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The Grimaldi Forum in Monaco, France, is currently hosting the exhibition “ArtLovers: Stories of Art in the Pinault Collection.” The show features forty works from François Pinault’s illustrious collection, including more than a third that have never been displayed in previous exhibitions of the Collection. Thirty-three artists, including Maurizio Cattelan, Urs Fischer, Dan Flavin, Damien Hirst, Jeff Koons, Paul McCarthy, Takashi Murakami, Richard Prince, and Rachel Whiteread will be represented.

The Pinault Collection, which features paintings, sculptures, installations, video, drawings, and more, was assembled by the French businessman François Pinault. Pinault is the founder of the holding company Artemis S.A., which owns Christie’s auction house as well as a number of luxury brands. Pinault currently owns one of the biggest collections of contemporary art worldwide and in 2006, he acquired Venice’s Palazzo Grassi Punta della Dogana to display his collection. The exhibition at the Grimaldi Forum was curated by Martin Bethenod, the Director of the Palazzo Grassi.

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Monday, 14 July 2014 09:39

The Met Acquires Rare Roman Urn

An important, elaborately carved Roman urn of the first-early second century A.D.—one of the finest porphyry vessels to have survived from classical antiquity—has been acquired by The Metropolitan Museum of Art. 

The acquisition was made possible in part thanks to a challenge grant from Metropolitan Museum Trustee Mary Jaharis.

Thomas P. Campbell, Director and CEO of the Museum, stated: “This rare and beautiful vase is a superb example of classical craftsmanship at its best. The public will now have the extraordinary opportunity to see it within the context of other Hellenistic and Roman works in various media, and especially other sculptures made of porphyry, in the collection of the Museum’s Department of Greek and Roman Art, one of the major repositories of classical art in North America.”

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A national fundraising campaign has been launched to buy four bronze angels that shine a light on the tempestuous relationship between Henry VIII and Cardinal Thomas Wolsey.

The Victoria and Albert Museum needs £5m to buy the sculptures that, for centuries, were thought lost. The museum already has half the money, thanks to £2m from the National Heritage Memorial Fund (NHMF) and £500,000 from the Art Fund.

The angels were originally commissioned by Wolsey for his tomb. He hoped that they would have sat spectacularly on top of four 9ft (2.75 metres) tall bronze columns.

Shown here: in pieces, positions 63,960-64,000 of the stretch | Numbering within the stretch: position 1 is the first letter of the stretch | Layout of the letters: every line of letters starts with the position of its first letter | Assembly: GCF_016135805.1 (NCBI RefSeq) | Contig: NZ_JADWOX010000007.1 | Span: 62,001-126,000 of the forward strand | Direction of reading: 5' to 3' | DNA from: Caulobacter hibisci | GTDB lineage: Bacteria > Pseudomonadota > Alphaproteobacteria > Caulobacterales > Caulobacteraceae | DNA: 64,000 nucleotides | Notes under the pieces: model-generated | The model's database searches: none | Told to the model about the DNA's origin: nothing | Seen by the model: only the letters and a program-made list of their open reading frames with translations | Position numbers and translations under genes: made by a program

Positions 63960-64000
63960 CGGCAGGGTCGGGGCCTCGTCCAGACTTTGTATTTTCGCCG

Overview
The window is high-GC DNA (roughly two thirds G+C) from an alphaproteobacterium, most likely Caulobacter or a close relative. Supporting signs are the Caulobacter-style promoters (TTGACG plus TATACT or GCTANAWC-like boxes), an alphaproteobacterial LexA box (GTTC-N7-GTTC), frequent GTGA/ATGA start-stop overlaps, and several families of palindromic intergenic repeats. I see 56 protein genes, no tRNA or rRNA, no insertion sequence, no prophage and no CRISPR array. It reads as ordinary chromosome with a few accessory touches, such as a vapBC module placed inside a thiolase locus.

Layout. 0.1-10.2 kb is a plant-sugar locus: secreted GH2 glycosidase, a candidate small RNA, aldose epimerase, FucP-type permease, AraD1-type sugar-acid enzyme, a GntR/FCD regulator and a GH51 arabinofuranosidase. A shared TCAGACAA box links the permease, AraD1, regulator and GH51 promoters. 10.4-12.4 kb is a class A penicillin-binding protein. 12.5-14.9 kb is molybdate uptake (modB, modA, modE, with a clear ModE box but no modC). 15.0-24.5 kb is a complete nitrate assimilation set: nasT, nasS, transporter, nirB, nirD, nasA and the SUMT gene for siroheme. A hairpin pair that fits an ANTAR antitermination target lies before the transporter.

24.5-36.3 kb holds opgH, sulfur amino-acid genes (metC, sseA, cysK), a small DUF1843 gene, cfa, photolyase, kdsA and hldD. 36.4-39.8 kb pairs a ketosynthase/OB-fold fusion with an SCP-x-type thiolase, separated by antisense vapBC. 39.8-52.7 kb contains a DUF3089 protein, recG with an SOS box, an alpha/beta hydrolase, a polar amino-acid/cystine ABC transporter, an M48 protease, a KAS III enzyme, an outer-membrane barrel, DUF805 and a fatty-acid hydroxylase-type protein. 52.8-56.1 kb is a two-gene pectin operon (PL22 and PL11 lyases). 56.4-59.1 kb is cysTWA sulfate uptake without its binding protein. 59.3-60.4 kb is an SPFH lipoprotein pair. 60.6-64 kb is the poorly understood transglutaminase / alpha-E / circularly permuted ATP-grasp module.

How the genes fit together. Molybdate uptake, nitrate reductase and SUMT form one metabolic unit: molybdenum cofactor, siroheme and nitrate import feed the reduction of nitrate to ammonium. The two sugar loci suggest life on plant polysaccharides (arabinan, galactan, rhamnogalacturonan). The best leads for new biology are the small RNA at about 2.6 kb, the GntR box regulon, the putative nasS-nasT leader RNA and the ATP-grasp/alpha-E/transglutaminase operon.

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A government audit of 1,218 French museums has revealed that some 80% do not know the full contents of their collections, with many collections facing further serious hazards, Libération reported. The preliminary document, released Wednesday after eight months of research and ahead of a full report due at the end of the year, cites several shocking oversights; for example, the Louvre is critiqued for storing Classical sculptures in a subterranean chamber that could not be properly evacuated in the event of an overflow of the Seine river. Noting instances of theft, the report states that numerous collections are kept under insufficient security measures. Issues of provenance related to World War II looting continue to plague several institutions, the report adds, blaming inadequate resources for the incomplete cataloging and other issues.

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For 2,500 years, the six sisters stood unflinching atop the Acropolis, as the fires of war blazed around them, bullets nicked their robes, and bombs scarred their curvaceous bodies. When one of them was kidnapped in the 19th century, legend had it that the other five could be heard weeping in the night.

But only recently have the famed Caryatid statues, among the great divas of ancient Greece, had a chance to reveal their full glory.

For three and a half years, conservators at the Acropolis Museum have been cleaning the maidens, Ionic columns in female form believed to have been sculpted by Alkamenes, a student of ancient Greece’s greatest artist, Phidias.

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In the third iteration of its Platform series, the Parrish Art Museum presents artist Maya Lin, whose ecologically inspired works exist at the intersection of art, architecture, and environmental science. Platform: Maya Lin, opening July 4 and continuing through October 13, 2014, reveals the artist's exploration of how humans experience and impact the landscape. It will be on view during the Parrish Art Museum's annual gala, the Midsummer Party, on July 12, 2014.